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MOHAI’s New Fashion Exhibition Shines a Light on the Evolution of Seattle Style

The accepted cliché of dull Seattle style—think year-round sandals and fleece—has slowly waned over the past few years, and the Museum of History and Industry (MOHAI) is ready to prove that even though the region has long embraced a laid-back look, it has always had a strong sense of style. Although the city was an arbiter for the grunge scene, and later, the tech worker uniform, MOHAI’s latest exhibition, Seattle Style: Fashion/Function October 2019, delves into Seattle’s stylish past and celebrates the industry innovators who established the city’s sartorial scene.

Featuring more than 100 clothing and accessory items from MOHAI’s archive of 30,000 items (everything from shoes and hats to dresses, jewelry, and outdoor gear), Seattle Style highlights the city’s fashionable past with four thematic sections that take visitors on a journey through the city’s revolutionary outerwear inventions, showcase the fashion trailblazers who brought couture to the Northwest, and underscore contemporary, politically-conscious attire from local designers.  

While it’s tempting to only highlight the glamorous garments in local fashion, the exhibition’s curator and Collections Specialist of Costumes and Textiles, Clara Berg says that this exhibition aims to also acknowledge the evolution of the city’s casual style.

We shouldn’t be ashamed of having the outdoor gear and casual wear; That is part of our history. I think people think that fashion is judgmental or that you have to wear a certain thing to be ‘in fashion,’ but it’s really about what you identify with and what makes you feel like your best self.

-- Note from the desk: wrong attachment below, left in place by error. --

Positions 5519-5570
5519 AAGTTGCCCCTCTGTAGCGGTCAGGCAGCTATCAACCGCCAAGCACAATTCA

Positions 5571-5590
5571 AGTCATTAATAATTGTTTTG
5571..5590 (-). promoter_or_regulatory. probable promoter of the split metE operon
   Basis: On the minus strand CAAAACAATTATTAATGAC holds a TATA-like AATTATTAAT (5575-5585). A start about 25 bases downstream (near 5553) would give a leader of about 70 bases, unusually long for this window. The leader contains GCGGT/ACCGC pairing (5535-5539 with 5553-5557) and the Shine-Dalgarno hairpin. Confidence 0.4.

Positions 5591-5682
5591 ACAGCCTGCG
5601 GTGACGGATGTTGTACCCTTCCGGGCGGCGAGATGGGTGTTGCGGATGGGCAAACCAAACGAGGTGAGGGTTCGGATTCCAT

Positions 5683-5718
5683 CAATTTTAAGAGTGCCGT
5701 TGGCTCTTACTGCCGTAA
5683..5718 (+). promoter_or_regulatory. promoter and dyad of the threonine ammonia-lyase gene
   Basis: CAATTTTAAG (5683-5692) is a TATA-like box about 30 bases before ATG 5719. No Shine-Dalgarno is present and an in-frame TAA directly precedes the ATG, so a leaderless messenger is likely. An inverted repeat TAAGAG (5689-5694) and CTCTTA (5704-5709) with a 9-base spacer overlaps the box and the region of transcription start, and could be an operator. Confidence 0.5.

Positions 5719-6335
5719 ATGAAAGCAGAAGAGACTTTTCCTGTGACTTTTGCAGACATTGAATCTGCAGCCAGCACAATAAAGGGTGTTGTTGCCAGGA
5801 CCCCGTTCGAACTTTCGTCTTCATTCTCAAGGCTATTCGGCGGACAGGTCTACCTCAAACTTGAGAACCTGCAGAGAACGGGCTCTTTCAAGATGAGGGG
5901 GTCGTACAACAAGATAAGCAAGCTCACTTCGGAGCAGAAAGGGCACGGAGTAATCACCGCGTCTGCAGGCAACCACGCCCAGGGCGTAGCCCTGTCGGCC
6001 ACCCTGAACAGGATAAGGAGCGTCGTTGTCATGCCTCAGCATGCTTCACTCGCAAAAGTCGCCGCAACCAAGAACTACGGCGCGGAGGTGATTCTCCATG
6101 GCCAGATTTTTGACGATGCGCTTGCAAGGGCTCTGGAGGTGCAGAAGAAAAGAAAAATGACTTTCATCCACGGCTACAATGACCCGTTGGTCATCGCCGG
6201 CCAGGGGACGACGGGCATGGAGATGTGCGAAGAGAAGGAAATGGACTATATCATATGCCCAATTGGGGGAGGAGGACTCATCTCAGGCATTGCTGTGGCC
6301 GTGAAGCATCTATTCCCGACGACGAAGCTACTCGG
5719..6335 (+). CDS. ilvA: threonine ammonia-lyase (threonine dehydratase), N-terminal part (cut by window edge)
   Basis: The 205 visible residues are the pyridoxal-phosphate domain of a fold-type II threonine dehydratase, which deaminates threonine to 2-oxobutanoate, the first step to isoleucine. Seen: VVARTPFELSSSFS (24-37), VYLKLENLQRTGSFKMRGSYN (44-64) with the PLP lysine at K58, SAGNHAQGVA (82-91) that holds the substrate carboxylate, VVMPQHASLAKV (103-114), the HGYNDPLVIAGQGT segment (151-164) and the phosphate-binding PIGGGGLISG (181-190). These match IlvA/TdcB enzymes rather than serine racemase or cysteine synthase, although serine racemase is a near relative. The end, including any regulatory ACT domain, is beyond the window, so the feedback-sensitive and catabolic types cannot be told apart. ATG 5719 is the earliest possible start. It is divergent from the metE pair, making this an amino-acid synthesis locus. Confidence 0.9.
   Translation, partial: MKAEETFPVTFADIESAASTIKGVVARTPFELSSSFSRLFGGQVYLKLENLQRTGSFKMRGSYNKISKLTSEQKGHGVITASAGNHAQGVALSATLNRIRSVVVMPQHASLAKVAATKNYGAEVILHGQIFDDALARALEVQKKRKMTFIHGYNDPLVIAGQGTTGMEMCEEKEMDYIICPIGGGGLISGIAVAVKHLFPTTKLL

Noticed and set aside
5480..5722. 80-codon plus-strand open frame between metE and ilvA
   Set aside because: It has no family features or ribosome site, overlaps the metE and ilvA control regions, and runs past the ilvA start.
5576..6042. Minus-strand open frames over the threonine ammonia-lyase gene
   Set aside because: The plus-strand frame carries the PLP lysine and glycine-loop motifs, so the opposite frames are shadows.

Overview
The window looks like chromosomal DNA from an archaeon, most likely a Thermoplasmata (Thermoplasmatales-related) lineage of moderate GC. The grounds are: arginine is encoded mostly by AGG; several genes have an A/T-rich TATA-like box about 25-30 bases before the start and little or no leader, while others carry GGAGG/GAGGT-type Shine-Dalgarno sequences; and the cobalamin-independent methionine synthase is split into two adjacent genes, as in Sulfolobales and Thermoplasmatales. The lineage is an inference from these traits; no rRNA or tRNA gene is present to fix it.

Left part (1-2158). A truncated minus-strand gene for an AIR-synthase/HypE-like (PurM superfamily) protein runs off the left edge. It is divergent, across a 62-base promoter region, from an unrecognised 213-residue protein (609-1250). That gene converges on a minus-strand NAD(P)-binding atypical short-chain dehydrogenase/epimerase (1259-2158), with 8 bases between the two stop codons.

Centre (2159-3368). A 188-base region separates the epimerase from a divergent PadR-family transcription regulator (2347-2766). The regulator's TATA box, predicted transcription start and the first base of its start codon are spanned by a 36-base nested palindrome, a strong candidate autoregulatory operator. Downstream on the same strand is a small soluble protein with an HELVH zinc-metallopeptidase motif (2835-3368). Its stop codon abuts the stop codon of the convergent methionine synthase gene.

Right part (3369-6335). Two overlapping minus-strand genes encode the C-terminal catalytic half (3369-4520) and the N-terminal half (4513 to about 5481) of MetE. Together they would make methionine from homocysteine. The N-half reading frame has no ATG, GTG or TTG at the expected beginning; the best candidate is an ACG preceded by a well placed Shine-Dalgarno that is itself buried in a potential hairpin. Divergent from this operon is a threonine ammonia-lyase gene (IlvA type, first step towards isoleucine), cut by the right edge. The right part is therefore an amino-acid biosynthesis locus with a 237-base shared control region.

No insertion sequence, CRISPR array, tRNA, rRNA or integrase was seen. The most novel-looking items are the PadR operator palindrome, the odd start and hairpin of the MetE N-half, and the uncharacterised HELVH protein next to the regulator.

Throughout Seattle Style, vintage Elsa Schiaparelli gowns and turn-of-the-century Nordstrom heels are displayed just feet away from Gore-Tex coats and wool ski jackets. At first glance, the contrast seems strange, but the mélange is woven together with the stories that connect them to Seattle’s fashion history. The exhibition’s emphasis on the narrative behind each garment gives value to items that appear ordinary and humanizes the extravagant couture pieces.

For those who want to dive even deeper, MOHAI will host a series of events and lectures throughout the run of the show that range from tours of museum’s archives to talks that discuss the current climate of the fashion industry. On June 1, MOHAI will host a (Re)Fashion: Clothing Repair Fair to teach visitors how to practice sustainability through mending their own clothes.

Whether it’s viewing the exhibition or participating in a hands-on experience, Berg says that she wants locals to engage in the city’s history and leave with a new perspective on local fashion.  

“I hope people leave feeling like they experienced a ‘wow’ moment where they [learned something they] had no idea had happened in Seattle,” she says. “This is a very artifact-heavy exhibit and I hope that people just enjoy.”


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